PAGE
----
Robert Bateman

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Robert Bateman is an American military officer, historian, author, and web and newspaper columnist.

Role as educator

Bateman taught military history at the United States Military Academy. He was a commander in the 7th United States Cavalry, and served in Iraq from 2005 through 2006. He was once a "military fellow" at the Center for Strategic and International Studies. He is currently assigned to the Pentagon. He teaches at Georgetown University. He writes a bi-weekly column as a media critic/ethicist for the Committee of Concerned Journalists where he is known to be extremely critical of the New York Times[1]. That site is sponsored by the Knight Foundation and the journalism program of the University of Missouri. He is also a regular columnist for the military-intellectual site Small Wars Journal[2]


His books include Digital War, A View from the Front Lines (1999) about the Revolution in Military Affairs, and No Gun Ri, A Military History of the Korean War Incident (2002) an academic history. From Iraq he wrote weekly columns for the MSNBC.COM weblog "Altercation," hosted by left wing commentator Eric Alterman, and the right wing newspaper the Washington Examiner. He has published editorials in the right-leaning New York Postand has appeared on several National Public Radio programs, as well as on Public Broadcasting Service programs. He currently blogs for Alterman at The Nation. He works in the Office of Net Assessment in the Pentagon.

On No Gun Ri

Bateman's first major run-in with a major media establishment was during his archival research into No Gun Ri. During the research he established that the Associated Press team which had first publicized the story of No Gun Ri had relied upon false testimony from at least one veteran who was a complete fake, and probably two others who were not there as well. This information was widely repeated by the political Right. [3] and the Skeptical Inquirer [4] He further contended that the AP's evidence was insufficient to support their apparent conclusions from a historical point of view, noting particularly the lack of bodies found in the aftermath.[5] According to his book, he informed the AP team of this error, but was not believed. The AP team won the Pulitzer Prize two weeks later. Bateman claims that he then presented his archival research materials to reporter Joe Galloway, then at US News and World Report. Galloway's subsequent articles on the issues and evidence led to a media-fight between the two institutions. The Associated Press then tried to have Bateman’s book stopped, but their efforts were publicized and the efforts aborted.[6] Ultimately the "witness" confessed. He went to prison.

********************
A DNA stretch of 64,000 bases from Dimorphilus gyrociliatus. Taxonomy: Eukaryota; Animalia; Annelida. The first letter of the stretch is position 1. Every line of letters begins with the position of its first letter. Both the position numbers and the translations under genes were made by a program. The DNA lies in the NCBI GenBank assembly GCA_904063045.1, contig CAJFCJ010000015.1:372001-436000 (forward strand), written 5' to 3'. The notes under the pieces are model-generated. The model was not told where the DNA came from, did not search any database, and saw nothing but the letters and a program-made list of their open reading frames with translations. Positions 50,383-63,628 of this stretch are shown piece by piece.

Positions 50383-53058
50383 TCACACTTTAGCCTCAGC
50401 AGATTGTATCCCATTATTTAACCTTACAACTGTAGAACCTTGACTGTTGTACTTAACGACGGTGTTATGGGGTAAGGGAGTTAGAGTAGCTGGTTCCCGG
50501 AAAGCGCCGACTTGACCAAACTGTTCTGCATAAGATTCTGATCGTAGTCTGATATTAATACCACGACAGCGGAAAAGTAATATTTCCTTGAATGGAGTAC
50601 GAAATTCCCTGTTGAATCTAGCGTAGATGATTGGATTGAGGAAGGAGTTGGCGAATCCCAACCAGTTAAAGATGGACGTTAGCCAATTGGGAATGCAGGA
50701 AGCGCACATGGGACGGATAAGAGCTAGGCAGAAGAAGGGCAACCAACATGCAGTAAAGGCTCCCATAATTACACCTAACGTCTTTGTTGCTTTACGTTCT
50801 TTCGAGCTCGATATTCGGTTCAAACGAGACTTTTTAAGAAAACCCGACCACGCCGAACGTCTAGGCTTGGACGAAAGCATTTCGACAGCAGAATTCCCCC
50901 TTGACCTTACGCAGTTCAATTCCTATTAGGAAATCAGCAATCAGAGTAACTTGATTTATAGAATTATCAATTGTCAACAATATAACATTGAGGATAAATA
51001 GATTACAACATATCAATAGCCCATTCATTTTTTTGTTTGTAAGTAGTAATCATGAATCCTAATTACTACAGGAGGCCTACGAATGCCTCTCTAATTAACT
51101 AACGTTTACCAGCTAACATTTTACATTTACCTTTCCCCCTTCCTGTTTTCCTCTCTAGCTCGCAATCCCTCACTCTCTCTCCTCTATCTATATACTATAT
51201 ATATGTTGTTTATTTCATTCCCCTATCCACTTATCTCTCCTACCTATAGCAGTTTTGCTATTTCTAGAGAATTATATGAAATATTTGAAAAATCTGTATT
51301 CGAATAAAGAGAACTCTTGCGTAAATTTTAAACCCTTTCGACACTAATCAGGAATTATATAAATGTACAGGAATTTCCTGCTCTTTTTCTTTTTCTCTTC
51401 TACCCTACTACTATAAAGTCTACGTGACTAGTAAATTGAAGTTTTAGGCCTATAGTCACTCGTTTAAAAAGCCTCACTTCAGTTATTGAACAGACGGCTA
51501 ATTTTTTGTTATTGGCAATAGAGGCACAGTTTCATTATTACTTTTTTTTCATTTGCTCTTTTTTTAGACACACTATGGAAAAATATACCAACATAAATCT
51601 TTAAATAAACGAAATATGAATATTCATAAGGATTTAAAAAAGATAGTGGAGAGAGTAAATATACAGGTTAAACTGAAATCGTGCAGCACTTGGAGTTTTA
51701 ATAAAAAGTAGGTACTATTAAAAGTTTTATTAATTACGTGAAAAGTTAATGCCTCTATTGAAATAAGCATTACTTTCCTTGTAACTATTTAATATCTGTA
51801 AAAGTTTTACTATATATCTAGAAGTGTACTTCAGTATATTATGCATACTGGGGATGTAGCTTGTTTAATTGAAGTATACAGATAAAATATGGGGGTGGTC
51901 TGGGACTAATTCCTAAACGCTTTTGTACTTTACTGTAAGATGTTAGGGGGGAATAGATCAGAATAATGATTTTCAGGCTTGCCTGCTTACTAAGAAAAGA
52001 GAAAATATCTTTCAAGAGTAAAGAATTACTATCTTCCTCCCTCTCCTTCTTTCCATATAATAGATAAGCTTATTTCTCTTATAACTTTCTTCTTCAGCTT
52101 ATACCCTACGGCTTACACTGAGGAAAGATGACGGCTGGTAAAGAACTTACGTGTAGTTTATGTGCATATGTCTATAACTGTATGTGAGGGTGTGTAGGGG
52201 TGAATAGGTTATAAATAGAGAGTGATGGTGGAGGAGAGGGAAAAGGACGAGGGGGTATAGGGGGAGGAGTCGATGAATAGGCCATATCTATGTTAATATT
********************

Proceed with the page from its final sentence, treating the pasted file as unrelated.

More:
On Carnage and Culture

In the Fall of 2007 Bateman brawled with neo-conservative classicist Victor Davis Hanson's over the latter's book Carnage and Culture and the 2,500 year thesis it claimed. Bateman said the book was factually challenged and historically unsupported and unsupportable during a four-part series on the blog of Eric Alterman. Bateman started with a general attack on Hanson’s lack of scholarship as a modern military historian, as Hanson was educated as a “classicist.” [7] He then attacked Hanson’s depiction of the battles of Cannae [8] and Poitiers [9] as being intellectually inconsistent or factually unsupported, while his conclusion focused upon an allegation that Hanson actually holds professional military members in low-esteem based upon Hanson’s description of modern paid soldiers as “mercenaries” in his book [10]. One of Bateman's major points was that Hanson essentially skips 1,700 years in the middle of his 2,500 year period, by failing to provide evidence during that stretch. The debate between the two was picked up by the influential historical site History News Network. [11] On his own blog Hanson accused Bateman of being in the pay of liberal fundraiser George Soros, unaware that Bateman actually worked for the alleged neo-con Andrew Marshall. Hanson said that Bateman was "mentally unhinged" for making his critique and that Bateman's commentary had been a commissioned "hit piece" by the website Media Matters for America. He said that Bateman was a liberal mouthpiece. Hanson provided no evidence for these claims.[12] Bateman, appears to have initiated the series himself and has previously noted that he receives no monetary compensation for his essays. He did not respond to Hanson. Among other elements of the debate Bateman noted that Hanson is "widely known" among historians for being "notoriously thin skinned." This may be supported. Hanson posted more than 16,000 words in response to Bateman's four short essays. Bateman has also published portions of the debate on the military-insider website Small Wars Journal, where he is also a contributor.

On Blackwater, Inc.

In October 2007 Bateman published an Op-Ed in the Chicago Tribune entitled, "Blackwater and Me, A Love Story It Ain't." In the essay he presented unflattering first-person descriptions of the Republican-friendly private military corporation Blackwater operatives in Iraq based upon his own observations in Iraq in 2005-2006.

Viral Essay

Bateman’s former roommate, journalist Joseph Galloway used an essay Bateman wrote about wounded soldiers visiting the Pentagon as his 2007 Memorial Day column.[13] The article went viral, particularly on the Right but in many cases was reposted with an added two sentences at the end which Bateman did not write and which he publicly contends were added by an anonymous third party to buttress their own political point of view.[14]